Still standing
By Sean Davidson

Stand-up comedy has never been what you could call a "get rich quick" scheme — it's usually more of a "struggle your whole life to stay lower-middle class" scheme. But there's an exception to every rule, right? And this weekend at least one local comic will score a few more dollars a wee bit faster than usual at the final round of Stand Up Sit Down Fight, Fight, Fight — a battle royale of amateur cut-ups that concludes its summer-long run on Sunday, down on the beach at Sunnyside Pavilion.

There were 88 contestants when things got going back in June, now pared down to 11 who will compete joke-to-joke for a grand prize of $5,000. That's a lot of money, especially to people who are used to being paid (if at all) with beer and abuse.

"I really feel like I'm part of something big, part of a show that's not just a couple of comics in some bar somewhere," says finalist Andrew Chapman. "This is way more professional."

The 19-year-old newcomer edged out eight others on July 19, riffing on women, other comics and "what if" celebrity impersonations to the general approval of the three judges, who provide Canadian Idol-esque critiques after every set. They warned him away from his Sean Connery and Gollum bits, however. (Suddenly, everyone is doing Gollum impersonations. He's the new Christopher Walken.)

"I get that comment a lot, that they're hokey," says Chapman, laughing. "But I'm not good at a lot of things, I need everything I can do."

The feedback is the hardest part of the show according to Mike Takacs, another finalist. "I feel more awkward on stage during that than when I'm doing my material. I got lucky but sometimes you see other guys go up there and they really get blasted."

Organizers present the show as a more supportive but also more demanding alternative to the city's many open-mic venues. Each comic does about 10 minutes, after which a final three do another 10, preferably without repeating any material.

"If you really want to be in this business, 10 minutes shouldn't be that hard. Twenty minutes, 40 minutes shouldn't be hard," says organizer Mo Ozdemir, formerly of the troupe Laughter Birth. He says five-minute slots, the norm at most clubs, don't give comics enough time to build their acts or to get a feel for a crowd.

Ozdemir has no patience for comics who lack showmanship. "Everybody should be sensitive to the venue they play," he says. "A lot of comics say, 'I play the same stuff to every crowd and if they don't like it, too bad.' I say, 'You're an idiot.' You have to be considerate of other mentalities in the crowd. You should be flexible. You should be able to avoid all that 'cock, snot, dick, pussy, shit' and say it in a different way."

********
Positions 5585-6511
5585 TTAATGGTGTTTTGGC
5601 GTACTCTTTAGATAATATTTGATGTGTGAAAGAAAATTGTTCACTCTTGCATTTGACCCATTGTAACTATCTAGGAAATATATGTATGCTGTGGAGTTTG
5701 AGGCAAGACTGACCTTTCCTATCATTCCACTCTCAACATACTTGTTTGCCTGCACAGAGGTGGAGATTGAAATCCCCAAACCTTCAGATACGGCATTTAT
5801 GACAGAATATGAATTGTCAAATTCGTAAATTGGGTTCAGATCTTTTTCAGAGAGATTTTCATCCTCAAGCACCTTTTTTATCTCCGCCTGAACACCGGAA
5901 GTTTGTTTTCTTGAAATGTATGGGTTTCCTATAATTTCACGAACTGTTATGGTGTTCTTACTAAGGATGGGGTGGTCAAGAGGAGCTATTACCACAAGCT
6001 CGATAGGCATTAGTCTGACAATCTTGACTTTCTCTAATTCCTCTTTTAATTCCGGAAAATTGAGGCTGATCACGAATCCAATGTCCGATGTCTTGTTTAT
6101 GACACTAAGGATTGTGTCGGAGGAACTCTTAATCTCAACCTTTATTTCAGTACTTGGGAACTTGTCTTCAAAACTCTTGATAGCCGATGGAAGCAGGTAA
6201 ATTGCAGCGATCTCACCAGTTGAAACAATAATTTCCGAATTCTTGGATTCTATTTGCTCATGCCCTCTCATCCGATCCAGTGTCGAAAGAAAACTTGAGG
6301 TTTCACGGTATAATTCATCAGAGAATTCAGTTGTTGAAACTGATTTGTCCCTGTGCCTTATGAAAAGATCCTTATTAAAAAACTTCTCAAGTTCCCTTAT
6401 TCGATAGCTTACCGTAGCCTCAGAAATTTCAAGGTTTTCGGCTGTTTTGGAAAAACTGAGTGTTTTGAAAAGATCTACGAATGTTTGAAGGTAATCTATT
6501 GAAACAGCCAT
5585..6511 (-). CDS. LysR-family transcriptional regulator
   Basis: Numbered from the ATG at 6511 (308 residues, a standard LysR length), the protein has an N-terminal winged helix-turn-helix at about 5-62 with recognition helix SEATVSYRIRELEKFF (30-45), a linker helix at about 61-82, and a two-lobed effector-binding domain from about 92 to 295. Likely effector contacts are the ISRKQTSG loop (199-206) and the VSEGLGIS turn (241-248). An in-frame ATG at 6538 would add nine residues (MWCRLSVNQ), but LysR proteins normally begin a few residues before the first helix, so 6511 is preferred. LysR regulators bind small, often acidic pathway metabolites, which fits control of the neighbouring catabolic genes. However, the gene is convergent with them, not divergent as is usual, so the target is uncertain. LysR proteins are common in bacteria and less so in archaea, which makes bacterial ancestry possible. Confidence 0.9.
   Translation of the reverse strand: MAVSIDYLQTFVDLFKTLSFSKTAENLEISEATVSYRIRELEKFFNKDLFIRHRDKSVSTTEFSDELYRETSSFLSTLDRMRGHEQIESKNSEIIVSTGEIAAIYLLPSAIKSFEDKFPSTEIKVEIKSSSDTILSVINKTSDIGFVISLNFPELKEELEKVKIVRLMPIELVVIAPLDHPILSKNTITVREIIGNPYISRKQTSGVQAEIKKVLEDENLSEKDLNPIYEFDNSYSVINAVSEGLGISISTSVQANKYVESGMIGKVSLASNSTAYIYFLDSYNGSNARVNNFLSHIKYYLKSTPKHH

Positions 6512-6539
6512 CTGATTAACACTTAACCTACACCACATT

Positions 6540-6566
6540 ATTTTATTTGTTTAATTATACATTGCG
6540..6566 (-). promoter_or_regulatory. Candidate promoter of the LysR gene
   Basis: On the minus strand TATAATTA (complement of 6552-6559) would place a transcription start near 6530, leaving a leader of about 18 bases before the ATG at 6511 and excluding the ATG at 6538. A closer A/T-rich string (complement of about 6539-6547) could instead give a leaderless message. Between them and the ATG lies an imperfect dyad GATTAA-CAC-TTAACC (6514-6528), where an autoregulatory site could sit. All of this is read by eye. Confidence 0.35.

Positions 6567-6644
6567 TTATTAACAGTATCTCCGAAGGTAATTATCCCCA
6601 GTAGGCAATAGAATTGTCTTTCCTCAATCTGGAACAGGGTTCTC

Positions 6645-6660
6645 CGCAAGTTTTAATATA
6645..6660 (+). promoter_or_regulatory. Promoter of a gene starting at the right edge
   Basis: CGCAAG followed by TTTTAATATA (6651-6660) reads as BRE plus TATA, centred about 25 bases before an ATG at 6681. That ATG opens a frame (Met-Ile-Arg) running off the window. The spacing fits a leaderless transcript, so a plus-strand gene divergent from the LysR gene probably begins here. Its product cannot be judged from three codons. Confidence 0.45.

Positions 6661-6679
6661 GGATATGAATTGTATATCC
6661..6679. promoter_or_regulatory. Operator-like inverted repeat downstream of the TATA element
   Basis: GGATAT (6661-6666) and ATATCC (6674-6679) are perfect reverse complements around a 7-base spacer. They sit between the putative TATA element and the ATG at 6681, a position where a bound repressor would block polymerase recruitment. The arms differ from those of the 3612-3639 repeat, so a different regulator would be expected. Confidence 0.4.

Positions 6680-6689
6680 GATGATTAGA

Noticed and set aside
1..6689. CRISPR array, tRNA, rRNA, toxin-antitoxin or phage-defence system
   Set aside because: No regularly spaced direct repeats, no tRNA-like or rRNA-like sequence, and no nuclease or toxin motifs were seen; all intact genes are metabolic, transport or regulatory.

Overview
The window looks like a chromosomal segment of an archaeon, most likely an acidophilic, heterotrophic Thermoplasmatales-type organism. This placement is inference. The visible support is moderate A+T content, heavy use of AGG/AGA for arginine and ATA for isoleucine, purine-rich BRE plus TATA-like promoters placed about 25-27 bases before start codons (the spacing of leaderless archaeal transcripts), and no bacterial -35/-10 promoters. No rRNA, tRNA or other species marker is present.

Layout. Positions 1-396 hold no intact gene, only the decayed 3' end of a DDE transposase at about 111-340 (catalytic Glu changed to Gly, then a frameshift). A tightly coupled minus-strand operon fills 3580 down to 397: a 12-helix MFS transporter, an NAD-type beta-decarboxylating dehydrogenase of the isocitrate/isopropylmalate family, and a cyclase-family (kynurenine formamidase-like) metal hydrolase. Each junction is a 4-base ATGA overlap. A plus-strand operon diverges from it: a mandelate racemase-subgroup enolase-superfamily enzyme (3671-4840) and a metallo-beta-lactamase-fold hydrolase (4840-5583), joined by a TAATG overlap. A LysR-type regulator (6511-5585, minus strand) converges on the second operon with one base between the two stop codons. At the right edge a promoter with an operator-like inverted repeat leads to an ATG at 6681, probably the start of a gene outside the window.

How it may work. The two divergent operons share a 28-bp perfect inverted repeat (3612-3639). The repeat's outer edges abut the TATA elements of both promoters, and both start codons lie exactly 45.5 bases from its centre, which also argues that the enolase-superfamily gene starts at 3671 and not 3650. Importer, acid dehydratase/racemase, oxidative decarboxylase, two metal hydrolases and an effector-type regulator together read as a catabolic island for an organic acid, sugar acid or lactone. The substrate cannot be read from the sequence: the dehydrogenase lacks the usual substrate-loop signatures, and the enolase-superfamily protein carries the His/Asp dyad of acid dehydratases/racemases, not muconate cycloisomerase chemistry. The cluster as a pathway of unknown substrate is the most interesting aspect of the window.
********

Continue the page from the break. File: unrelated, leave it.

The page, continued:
He's been taping the shows, and is in talks to turn Fight, Fight, Fight into a series or TV special, although nothing's been signed just yet and some comics don't like the idea of their failed sets being broadcast to a larger viewing public. Ozdemir expects that, at the very least, the contest will come out on DVD. "Or we'll sell it to Toronto 1," he says. "They'll buy anything."

Each show is held under the open sky, housed by the white, belle époque walls of Sunnyside. Kids scamper on the beach nearby, hardbodies play volleyball.

"People need to see comedy in the light," he says. "If you have to see it in the dark, if you go downstairs into a dingy club and pay six dollars for a drink and you don't hear a good joke, it's going to sour you on comics." One of Ozdemir's partners is former city councillor Chris Korwin-Kuczynski, who is attached to both the show and to the campaign to revitalize the 1920s landmark. Ozdemir and Korwin-Kuczynski also hope to also mount a sketch version of Fight, Fight, Fight, maybe this year or next.

Takacs says his set in July went better than expected — some new jokes paid off, meaning he's been able to save some established A-material for the final round. "The good thing about this contest is it forces people to see how much material they actually have," he says. He's trying not to think too much about the other comics, or the prize money, joking that he'd like to finish third. "Just a modest finish, I don't want to be a glory hog."

Chapman is also thinking ahead. "The competition is really stiff. The people in the finals are fabulous so I guess I've got to pull up my socks," he says. "That, or I'll just do more Gollum."

eye Weekly
September 2, 2004